This is one of the most irritating translations in Duolingo. There are many, many, many ways of proposing a game in English: "Are you ready for . . .," "Want to play . . .," "How about a game . . . ," etc., etc., etc. Any of these should be accepted, because all of them display understanding of the Italian. This should be reported until they change it.
If that's of any consolation (I doubt it is), "ti va un gioco di pallacanestro" is not proper Italian either. 'partita' would be the right word here.
Hmm. Are you sure about this? I've played many "friendly games" of basketball and tennis that I would not consider contests, "partite," but just "giochi." Maybe we can get a native Italian's opinion here.
Some Italian speakers live outside the borders of Italy. We feel it's our call to educate the rest of the world ;-)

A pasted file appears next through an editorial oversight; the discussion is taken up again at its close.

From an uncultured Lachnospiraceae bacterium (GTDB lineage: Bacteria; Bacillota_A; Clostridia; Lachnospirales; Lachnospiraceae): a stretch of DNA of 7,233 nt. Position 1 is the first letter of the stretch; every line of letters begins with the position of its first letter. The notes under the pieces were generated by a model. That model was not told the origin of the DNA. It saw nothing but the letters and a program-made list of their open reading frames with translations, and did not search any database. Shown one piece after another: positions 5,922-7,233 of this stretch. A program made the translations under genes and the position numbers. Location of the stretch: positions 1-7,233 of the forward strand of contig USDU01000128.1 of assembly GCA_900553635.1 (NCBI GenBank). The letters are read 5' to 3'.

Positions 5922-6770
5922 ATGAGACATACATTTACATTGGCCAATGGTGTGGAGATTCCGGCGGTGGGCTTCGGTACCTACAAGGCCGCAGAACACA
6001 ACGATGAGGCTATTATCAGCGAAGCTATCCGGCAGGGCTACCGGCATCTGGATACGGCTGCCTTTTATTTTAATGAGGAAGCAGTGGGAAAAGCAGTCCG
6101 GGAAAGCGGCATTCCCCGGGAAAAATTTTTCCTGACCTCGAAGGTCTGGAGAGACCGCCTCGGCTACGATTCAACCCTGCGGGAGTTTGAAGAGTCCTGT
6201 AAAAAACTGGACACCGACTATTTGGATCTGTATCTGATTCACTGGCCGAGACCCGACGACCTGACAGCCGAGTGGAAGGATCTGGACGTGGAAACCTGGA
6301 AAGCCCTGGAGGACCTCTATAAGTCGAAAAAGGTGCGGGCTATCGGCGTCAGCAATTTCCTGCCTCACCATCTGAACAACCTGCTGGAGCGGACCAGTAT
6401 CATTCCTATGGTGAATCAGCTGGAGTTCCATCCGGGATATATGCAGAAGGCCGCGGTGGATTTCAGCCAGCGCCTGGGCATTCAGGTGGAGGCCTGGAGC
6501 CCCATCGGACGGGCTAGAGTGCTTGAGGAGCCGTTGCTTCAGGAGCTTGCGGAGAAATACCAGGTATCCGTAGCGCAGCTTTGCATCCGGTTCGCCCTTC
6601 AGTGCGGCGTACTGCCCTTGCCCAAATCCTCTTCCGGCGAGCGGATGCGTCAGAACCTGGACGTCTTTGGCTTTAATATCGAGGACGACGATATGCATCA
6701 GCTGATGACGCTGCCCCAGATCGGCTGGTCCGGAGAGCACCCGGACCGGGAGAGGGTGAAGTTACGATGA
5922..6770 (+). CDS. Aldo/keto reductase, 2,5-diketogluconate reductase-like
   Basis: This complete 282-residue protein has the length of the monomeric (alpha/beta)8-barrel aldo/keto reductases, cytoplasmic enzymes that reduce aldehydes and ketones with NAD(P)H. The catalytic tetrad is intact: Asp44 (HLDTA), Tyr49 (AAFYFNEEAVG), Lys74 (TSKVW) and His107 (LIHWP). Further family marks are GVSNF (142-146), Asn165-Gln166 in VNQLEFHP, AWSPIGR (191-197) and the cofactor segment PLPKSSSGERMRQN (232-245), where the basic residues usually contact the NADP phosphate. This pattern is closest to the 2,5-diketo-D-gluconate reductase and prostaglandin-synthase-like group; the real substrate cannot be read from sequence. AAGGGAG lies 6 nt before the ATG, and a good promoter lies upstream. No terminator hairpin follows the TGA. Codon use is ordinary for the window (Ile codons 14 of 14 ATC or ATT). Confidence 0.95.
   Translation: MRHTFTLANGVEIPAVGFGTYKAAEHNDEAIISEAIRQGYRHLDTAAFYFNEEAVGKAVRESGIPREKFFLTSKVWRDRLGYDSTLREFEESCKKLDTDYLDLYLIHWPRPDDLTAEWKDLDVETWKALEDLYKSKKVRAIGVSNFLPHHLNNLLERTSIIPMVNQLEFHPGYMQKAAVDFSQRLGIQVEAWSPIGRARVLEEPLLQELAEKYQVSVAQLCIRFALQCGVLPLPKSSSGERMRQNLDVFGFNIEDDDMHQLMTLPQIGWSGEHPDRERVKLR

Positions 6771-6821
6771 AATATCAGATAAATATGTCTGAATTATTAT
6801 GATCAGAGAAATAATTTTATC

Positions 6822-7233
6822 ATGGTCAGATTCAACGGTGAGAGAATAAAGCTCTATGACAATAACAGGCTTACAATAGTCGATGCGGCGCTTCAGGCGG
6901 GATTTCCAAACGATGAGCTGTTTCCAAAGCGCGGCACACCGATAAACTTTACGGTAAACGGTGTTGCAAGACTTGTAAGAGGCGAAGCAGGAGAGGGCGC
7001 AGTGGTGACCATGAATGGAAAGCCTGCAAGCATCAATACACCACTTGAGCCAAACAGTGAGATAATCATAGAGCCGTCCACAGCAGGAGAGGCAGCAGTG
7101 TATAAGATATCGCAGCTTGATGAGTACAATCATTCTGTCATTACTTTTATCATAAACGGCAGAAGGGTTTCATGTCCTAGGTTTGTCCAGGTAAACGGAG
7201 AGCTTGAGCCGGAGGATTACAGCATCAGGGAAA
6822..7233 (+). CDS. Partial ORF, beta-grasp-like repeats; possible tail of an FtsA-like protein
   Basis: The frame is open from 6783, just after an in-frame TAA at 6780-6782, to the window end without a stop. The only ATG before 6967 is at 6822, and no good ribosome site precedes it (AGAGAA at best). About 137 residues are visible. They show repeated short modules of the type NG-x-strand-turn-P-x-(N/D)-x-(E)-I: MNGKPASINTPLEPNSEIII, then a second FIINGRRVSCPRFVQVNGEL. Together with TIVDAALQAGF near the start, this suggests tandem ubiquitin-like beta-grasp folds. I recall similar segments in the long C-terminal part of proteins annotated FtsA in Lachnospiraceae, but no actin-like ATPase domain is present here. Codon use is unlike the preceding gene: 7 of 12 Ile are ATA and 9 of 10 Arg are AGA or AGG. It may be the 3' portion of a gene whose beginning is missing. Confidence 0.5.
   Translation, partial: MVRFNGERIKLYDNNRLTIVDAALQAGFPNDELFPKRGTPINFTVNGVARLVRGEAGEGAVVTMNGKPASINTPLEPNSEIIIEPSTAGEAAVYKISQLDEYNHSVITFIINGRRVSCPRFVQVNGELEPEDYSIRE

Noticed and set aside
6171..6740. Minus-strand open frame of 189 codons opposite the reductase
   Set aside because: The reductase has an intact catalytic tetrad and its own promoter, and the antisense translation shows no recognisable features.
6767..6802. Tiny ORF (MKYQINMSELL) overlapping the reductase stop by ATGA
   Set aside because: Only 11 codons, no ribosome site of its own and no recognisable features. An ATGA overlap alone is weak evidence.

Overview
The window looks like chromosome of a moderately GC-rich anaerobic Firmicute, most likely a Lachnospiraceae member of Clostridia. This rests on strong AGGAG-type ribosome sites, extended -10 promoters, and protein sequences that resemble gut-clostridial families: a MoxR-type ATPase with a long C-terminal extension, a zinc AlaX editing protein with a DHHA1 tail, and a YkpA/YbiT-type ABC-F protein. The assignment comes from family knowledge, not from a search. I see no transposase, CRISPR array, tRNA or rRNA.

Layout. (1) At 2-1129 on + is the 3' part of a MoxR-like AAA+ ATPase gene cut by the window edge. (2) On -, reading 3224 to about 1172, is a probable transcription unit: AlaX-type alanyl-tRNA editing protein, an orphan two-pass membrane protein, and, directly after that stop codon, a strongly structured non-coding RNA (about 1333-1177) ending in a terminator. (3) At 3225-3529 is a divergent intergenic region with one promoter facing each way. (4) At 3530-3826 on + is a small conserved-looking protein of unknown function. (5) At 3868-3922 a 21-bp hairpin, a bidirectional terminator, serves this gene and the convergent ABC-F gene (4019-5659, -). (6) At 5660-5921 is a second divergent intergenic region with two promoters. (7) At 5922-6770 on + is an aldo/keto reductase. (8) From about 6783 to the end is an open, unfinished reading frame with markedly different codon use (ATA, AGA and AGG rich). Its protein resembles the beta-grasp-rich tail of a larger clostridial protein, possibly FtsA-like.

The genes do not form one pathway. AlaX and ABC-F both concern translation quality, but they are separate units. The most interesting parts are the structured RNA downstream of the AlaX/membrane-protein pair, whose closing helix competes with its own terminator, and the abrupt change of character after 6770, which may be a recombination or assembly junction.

fare a gara per gioco is correct. Giocare un gioco is a little bit redundant: giocare a would sound more natural.
Not sure what your question about i giochi olimpici means.
In English there are several words that are used more or less interchangeably: "game," "sport," "contest," "match," all of which are "played." (There are differences.) I guess that I don't have the right connotations for "gioco" vs. "partita" or "gara."
I know that "bambini giocono," that someone "gioca a scacchi o a carte," and that "mi piace giocare a tennis o a pallacanestro," in both of which there can be "partite." I was hoping that "giocare per gioco" was equivalent to "a game for fun," i.e., not serious; how does one express that idea in Italian?
The Olympics are serious athletic contests. How is it that they are identified as "giocchi," which seems to mean trivial pastimes? (Unless I have misunderstood. If so, please enlighten me.)